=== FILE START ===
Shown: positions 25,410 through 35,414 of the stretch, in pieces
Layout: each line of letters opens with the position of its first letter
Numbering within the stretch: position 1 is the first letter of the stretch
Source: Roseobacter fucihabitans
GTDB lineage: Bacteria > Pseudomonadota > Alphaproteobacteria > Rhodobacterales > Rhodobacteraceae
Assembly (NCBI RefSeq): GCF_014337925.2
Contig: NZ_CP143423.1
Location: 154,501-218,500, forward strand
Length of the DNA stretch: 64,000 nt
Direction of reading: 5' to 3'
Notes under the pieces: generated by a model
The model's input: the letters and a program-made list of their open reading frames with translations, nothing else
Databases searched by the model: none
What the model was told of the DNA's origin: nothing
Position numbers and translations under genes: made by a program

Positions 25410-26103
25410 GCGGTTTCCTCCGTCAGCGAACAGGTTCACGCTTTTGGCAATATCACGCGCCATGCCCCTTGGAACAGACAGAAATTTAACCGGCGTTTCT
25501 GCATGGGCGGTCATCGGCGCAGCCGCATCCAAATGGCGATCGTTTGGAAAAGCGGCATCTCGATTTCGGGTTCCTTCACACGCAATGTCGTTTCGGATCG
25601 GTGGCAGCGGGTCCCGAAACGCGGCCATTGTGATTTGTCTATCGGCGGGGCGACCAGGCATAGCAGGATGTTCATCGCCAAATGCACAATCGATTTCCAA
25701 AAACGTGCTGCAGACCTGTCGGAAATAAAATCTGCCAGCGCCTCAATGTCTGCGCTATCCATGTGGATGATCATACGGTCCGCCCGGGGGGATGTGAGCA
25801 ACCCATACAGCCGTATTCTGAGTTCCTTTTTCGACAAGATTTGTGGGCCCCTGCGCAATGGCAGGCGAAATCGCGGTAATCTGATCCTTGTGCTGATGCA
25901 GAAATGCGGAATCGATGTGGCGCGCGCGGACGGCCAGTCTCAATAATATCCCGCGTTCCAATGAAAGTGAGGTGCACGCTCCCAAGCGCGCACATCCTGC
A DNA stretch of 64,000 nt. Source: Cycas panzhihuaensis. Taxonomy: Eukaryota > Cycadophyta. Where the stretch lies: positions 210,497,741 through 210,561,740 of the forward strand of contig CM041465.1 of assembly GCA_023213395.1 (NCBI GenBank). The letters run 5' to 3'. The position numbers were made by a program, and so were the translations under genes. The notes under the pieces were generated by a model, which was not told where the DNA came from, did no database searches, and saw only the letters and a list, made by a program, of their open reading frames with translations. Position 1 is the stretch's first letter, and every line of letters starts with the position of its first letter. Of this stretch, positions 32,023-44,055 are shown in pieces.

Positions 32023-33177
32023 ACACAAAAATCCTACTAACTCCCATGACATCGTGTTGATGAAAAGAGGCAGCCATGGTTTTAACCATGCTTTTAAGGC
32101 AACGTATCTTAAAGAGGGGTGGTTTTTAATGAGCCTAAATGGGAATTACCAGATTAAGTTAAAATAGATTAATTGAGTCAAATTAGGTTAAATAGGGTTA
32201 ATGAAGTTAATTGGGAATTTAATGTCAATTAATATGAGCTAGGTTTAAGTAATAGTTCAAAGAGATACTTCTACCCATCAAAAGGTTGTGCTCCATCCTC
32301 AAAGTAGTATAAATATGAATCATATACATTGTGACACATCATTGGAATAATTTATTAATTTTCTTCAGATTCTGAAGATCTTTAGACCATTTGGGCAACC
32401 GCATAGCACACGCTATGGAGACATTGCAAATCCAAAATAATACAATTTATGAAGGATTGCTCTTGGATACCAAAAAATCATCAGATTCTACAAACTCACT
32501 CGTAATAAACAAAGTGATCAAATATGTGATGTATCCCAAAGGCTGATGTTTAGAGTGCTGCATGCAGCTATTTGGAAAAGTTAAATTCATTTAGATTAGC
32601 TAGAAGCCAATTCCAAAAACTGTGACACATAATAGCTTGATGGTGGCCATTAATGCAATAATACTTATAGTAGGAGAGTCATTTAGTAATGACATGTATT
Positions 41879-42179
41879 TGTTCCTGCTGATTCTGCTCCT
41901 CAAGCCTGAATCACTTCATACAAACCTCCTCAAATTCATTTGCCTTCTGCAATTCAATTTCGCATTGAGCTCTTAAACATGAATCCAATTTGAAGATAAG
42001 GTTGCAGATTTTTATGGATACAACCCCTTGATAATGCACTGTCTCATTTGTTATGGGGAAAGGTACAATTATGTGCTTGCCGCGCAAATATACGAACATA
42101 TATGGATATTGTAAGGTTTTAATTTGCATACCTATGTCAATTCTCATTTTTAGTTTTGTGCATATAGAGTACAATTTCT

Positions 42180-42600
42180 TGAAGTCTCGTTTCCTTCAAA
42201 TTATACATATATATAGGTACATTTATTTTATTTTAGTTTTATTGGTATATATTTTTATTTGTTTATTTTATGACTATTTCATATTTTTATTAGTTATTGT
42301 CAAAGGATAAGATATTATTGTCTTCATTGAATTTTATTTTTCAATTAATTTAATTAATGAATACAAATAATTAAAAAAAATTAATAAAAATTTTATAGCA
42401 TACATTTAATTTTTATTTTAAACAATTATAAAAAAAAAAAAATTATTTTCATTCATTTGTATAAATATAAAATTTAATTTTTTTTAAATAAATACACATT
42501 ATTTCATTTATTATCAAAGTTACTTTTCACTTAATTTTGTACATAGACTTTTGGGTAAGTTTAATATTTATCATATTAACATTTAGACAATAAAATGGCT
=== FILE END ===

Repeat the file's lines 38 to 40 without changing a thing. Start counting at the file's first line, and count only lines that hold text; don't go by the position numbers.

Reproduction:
42180 TGAAGTCTCGTTTCCTTCAAA
42201 TTATACATATATATAGGTACATTTATTTTATTTTAGTTTTATTGGTATATATTTTTATTTGTTTATTTTATGACTATTTCATATTTTTATTAGTTATTGT
42301 CAAAGGATAAGATATTATTGTCTTCATTGAATTTTATTTTTCAATTAATTTAATTAATGAATACAAATAATTAAAAAAAATTAATAAAAATTTTATAGCA